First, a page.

I’ve been hearing similar trends in adult education programs around the country where students have to put in 12+ hours for orientation.
Interestingly all processes are similarly similar: students register to attend, go through a process that includes filling forms, signing papers, listening to a PowerPoint presentation about services and taking the TABE. At the end students are given their schedule of classes, and then the learning begins.
AND THEN THE LEARNING BEGINS.
Let’s flip that. Why can’t students register using on-line forms? Similarly what if we started teaching those orientation students by giving them work appropriate emails? Let’s take it a step further, what if you taught that student to use a social website like LinkedIn or Facebook? And then give the student a TABE.
What just happened? We respected these adults time and set the tone by teaching them something from their first introduction to the AE program.
What did the student get? Students now have an email address, and have sent you an e-mail. Using LinkedIn students can create a highly portable and transferable resume. Teaching them FB students will learn how to connect with their friends, families and hopefully YOU. From registering for these 3 products students then have the ability to be applying for jobs at places that only accept online applications – aka 80% of Fortune 500 companies. I believe the student got empowerment from their first session in your program.
What did you get? You’ve got the reasonable expectation the student can communicate with you. E-mail providers are now including word processing applications: Google Drive allows students to do word processing and share their work with whomever they want – including you. And builds to 2014GED(r) readiness. Having students “like” your program on FB gives you another way to contact your student. What did the program get from this new orientation? A student population who is more ready to participate in the 21st Century Classroom.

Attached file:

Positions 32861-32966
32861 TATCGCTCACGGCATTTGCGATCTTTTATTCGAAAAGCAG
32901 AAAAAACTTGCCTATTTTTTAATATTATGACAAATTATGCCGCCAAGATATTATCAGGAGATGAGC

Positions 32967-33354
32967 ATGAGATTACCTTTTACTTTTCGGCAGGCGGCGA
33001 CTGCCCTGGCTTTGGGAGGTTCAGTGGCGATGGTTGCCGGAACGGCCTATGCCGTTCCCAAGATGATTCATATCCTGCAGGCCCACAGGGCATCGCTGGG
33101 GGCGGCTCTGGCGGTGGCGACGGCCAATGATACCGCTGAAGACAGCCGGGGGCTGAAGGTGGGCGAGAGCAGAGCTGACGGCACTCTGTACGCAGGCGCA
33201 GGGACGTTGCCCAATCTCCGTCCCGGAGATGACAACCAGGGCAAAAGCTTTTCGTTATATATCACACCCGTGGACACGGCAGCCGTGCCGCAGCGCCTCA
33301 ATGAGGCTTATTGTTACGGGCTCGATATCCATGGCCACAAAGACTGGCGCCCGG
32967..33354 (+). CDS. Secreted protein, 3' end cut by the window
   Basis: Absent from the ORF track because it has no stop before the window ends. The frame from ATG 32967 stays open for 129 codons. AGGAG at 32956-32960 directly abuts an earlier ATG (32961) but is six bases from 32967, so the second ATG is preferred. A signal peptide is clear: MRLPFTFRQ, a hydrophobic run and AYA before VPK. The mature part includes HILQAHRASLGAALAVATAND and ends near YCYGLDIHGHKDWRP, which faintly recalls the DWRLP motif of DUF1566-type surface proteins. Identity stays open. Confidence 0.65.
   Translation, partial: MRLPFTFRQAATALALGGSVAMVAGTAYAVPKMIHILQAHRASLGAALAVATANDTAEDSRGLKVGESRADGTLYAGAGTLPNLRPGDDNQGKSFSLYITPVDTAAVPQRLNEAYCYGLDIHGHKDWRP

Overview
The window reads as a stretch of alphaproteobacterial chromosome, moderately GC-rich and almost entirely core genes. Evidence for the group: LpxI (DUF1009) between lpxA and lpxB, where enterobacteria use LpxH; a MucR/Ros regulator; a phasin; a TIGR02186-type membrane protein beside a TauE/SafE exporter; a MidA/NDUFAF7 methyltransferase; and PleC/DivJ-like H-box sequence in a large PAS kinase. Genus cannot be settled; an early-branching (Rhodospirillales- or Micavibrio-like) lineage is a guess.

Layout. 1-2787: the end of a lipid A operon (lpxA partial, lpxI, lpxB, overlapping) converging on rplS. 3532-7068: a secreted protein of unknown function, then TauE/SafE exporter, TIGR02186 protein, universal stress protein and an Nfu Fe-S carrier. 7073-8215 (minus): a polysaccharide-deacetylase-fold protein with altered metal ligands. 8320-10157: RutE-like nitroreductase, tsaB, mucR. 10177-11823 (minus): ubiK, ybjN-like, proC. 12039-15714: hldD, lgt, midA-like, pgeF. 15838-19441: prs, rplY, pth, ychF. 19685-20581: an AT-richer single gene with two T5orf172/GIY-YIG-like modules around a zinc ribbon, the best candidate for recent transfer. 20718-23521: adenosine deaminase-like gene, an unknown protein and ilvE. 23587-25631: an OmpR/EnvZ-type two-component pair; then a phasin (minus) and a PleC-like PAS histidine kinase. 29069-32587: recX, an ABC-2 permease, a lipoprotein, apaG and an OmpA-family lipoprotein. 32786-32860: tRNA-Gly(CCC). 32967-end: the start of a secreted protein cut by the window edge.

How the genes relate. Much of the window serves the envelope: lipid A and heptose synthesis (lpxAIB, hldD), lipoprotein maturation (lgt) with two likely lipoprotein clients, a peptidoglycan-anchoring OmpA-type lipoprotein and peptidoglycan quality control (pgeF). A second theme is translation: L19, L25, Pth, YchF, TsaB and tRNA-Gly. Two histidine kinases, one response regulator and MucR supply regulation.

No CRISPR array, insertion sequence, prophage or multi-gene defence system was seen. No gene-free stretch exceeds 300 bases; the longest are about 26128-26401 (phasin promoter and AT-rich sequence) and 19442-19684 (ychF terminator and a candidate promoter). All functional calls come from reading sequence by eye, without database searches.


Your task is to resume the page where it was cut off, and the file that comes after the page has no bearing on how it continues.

Any program can do this, now, for free.
Think about that empowered student going back to his or her community and telling their people about the empowerment technology allows.
And then think about this, over a 5 year period Thorn Hill Education Center found that 98% of students found out about the program by word of mouth (what we have anecdotally known was corroborated in 2009).
Putting the two together, if you engage your audience from the get go you’ve got them hooked. Let’s flip blooms and build student engagement in our programs.